Britain can no longer afford the Tories

Recent economic reports were a damning indictment of seven years of Tory austerity, writes Ken Livingstone.

Last week’s Office for Budget Responsibility (OBR) forecast evaluation report says it will have to “significantly” lower its estimates for Britain’s productivity, blowing a large hole in Tory plans for the public finances ahead of the government’s November budget.

In particular, the revised figures point to the average rate of productivity growth of 0.2 per cent over the past five years as a more accurate guide for 2017 than the previous forecast of 1.6 per cent.

This was yet another confirmation of falling productivity, which is taking backwards our capacity to raise long-run living standards. Indeed, productivity is a staggering 15.1 per cent below the average for the rest of the G7 (Canada, France, Germany, Italy, Japan, Britain and the US) in 2016.

Additionally, a report from the International Monetary Fund (IMF) was yet another blow not only to the Chancellor’s already crumbling economic credibility, but the Tories’ whole political and economic project.

The IMF’s report confirmed downward revision to Britain’s growth and, with nearly all other advanced economies recovering at a faster rate than Britain, alarm bells should be ringing at the Treasury.

On the same day, the Office for National Statistics (ONS) published figures on construction, which were widely interpreted as further warning signs for the economy.

Philip Hammond’s plans to continue the policies of his predecessor are failing as the Budget approaches, and surely we need no more proof that the Tories’ ideologically-driven austerity approach has failed to boost living standards or improve the long-term potential of the British economy?

Yet neither in their speeches to the recent Conservative Party conference, or in other announcements since, have either Theresa May or Hammond shown they grasp the challenges the economy faces.

If May’s conference speech was supposed to be when she launched her increasingly faltering premiership, it was anything but.

In particular, there was not one significant announcement to deal with the fact that working people’s wages have flat-lined under the Tories and that millions of people are going to face a deepening cost-of-living crisis.

Furthermore, as John McDonnell commented, the Chancellor’s conference speech saw “40 wasted minutes speaking,” to only confirm that “after a year in the job he is continuing down the path of his predecessor and clinging to an old economic model that fails the many.”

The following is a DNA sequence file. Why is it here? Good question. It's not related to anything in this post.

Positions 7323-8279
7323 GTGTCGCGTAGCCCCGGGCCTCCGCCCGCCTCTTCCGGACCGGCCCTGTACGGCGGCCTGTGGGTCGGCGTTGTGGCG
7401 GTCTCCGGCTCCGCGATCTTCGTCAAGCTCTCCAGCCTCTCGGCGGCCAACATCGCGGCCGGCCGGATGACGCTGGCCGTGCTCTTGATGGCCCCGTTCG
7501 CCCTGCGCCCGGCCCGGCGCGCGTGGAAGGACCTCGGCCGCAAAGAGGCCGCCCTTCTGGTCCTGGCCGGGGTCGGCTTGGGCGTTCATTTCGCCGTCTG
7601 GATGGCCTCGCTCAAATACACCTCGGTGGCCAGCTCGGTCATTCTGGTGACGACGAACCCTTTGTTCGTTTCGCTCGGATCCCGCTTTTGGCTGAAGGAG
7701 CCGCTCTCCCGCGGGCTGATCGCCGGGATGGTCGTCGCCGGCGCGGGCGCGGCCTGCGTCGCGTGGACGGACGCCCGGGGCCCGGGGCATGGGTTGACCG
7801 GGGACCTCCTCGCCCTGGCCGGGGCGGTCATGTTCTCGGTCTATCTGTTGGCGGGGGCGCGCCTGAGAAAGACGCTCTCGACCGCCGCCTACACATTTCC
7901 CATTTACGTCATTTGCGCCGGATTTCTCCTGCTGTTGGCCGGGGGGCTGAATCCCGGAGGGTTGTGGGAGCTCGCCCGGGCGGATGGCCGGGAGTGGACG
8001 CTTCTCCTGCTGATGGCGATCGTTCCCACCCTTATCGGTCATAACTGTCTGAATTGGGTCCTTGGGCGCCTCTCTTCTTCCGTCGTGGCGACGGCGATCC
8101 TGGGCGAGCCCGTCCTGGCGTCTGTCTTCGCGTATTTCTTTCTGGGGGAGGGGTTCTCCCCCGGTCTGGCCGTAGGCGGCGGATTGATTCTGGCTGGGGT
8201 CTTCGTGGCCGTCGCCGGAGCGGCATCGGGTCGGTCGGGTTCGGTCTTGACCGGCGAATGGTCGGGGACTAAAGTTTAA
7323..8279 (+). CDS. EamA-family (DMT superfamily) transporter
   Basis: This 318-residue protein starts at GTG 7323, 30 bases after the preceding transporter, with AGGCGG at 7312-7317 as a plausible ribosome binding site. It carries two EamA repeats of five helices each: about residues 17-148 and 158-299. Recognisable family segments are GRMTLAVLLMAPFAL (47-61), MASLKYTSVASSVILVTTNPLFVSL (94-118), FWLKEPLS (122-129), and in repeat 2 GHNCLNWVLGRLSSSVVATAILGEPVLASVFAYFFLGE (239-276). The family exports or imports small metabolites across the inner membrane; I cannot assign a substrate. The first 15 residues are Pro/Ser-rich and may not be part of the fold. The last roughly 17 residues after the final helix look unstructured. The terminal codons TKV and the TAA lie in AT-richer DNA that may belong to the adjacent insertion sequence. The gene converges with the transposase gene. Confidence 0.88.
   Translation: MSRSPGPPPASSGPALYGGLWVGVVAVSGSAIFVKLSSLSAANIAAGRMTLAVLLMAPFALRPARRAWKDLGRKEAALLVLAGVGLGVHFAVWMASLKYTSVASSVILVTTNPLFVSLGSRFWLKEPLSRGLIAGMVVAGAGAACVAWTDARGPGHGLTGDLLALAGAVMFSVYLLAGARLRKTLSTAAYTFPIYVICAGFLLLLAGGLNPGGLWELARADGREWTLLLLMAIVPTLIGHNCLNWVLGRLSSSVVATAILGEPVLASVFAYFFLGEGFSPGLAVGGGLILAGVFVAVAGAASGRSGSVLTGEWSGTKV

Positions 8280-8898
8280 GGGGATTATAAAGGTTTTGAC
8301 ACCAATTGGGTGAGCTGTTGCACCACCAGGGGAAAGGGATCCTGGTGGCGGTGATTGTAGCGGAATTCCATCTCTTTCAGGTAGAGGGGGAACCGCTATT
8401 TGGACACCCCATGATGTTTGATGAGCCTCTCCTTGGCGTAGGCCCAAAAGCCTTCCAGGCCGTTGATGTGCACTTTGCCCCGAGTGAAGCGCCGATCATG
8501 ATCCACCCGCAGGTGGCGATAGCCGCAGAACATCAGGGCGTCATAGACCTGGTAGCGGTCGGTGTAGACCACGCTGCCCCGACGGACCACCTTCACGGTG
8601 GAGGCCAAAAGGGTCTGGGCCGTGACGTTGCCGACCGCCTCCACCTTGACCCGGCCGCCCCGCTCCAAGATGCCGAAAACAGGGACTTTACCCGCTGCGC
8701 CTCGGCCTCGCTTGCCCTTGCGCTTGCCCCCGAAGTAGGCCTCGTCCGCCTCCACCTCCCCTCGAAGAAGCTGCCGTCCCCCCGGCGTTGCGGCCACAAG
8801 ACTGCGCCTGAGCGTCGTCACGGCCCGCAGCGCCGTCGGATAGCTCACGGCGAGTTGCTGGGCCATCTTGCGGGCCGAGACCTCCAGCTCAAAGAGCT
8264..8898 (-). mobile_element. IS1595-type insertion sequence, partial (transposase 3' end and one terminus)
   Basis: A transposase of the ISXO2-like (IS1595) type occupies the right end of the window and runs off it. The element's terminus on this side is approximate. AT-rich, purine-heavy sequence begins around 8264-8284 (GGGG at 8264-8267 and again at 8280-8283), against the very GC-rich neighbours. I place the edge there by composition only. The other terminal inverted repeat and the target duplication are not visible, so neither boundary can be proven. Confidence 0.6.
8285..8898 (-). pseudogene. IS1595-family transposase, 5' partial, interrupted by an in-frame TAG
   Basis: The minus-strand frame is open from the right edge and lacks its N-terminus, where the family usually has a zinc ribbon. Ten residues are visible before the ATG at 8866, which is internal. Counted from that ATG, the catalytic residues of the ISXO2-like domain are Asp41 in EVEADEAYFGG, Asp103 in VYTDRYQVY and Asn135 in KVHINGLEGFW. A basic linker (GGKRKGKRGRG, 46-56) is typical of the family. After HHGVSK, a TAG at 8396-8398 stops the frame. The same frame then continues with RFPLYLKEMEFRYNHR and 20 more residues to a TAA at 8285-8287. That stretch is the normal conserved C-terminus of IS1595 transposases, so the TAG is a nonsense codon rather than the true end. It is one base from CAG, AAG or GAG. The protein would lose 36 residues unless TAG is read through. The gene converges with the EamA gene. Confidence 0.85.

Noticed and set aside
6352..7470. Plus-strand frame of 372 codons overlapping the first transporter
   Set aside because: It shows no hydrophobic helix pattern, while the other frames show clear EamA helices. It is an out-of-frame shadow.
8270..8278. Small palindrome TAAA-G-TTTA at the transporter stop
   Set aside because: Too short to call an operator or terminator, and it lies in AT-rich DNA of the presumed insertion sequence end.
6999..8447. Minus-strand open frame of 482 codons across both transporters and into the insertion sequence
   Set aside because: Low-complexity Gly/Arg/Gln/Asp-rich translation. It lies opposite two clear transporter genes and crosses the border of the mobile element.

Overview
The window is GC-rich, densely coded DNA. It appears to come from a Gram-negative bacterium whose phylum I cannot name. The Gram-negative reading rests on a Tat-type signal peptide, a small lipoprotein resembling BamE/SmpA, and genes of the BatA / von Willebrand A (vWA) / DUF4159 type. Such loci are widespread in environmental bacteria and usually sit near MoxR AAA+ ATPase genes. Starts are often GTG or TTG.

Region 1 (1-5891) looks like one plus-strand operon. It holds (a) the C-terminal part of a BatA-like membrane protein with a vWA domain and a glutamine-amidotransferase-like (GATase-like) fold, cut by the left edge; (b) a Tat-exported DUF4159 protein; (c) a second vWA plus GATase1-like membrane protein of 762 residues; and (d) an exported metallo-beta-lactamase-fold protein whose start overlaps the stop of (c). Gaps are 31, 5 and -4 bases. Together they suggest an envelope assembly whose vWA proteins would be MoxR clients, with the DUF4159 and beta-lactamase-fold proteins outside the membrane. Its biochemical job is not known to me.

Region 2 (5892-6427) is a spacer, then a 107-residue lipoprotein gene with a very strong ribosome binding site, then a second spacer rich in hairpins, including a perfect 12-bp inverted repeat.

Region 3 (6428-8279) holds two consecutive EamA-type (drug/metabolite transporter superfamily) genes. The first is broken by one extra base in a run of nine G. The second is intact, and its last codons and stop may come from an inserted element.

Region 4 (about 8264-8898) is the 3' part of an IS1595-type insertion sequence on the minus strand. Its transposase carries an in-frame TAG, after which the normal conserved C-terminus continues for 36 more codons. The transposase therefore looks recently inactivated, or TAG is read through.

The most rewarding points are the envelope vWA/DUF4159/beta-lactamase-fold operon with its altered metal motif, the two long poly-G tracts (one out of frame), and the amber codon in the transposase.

At such a vital point in British history, with concerns about the economy and the government’s approach to Brexit growing by the day, it was a speech light on substance and high on anti-Labour smears.

From the Tories as a whole there is also little in the way of policies to tackle the increasing human misery caused by their failed approach to the economy.

They simply cannot tackle the heightening housing crisis, address the funding shortfall in our NHS and social care system, or stop spiralling poverty and inequality.

Seven years of Tory failure has left our economy fundamentally weakened but we have a government that has buried its head in the sand and refuses to change course.

As I’ve written in this column previously, more and more evidence by the day supports Labour’s argument that weak investment is at the centre of our economy’s problems and has damaged productivity growth.

This is why it is not enough for May or Hammond to go, but in fact we need an end to Tory government and the end of the failed austerity project.

The fact that, when they should be negotiating for people’s jobs and the future of economy when it comes to the Brexit talks, instead they are just negotiating among themselves is yet another reason why they need to go.

Unlike the increasingly discredited Tories, who used their conference to rehash old policies and present watered down version of Labour’s policy ideas, the last few weeks have again seen Jeremy Corbyn, John McDonnell and the Labour leadership team outline how the next Labour government will provide the proper investment our country needs.

With a proper industrial strategy, a National Transformation Fund to drive investment and measures such as a £10 per hour real living wage to improve living standards, Labour is both ready for a government and equipped with the policies that the British economy desperately needs.

The contrast to the Tories’ inactivity could not be more stark and the stakes couldn’t be higher. As McDonnell said this week, only Labour will “build a high wage, high skill economy for the many not the few.”

First published by the Morning Star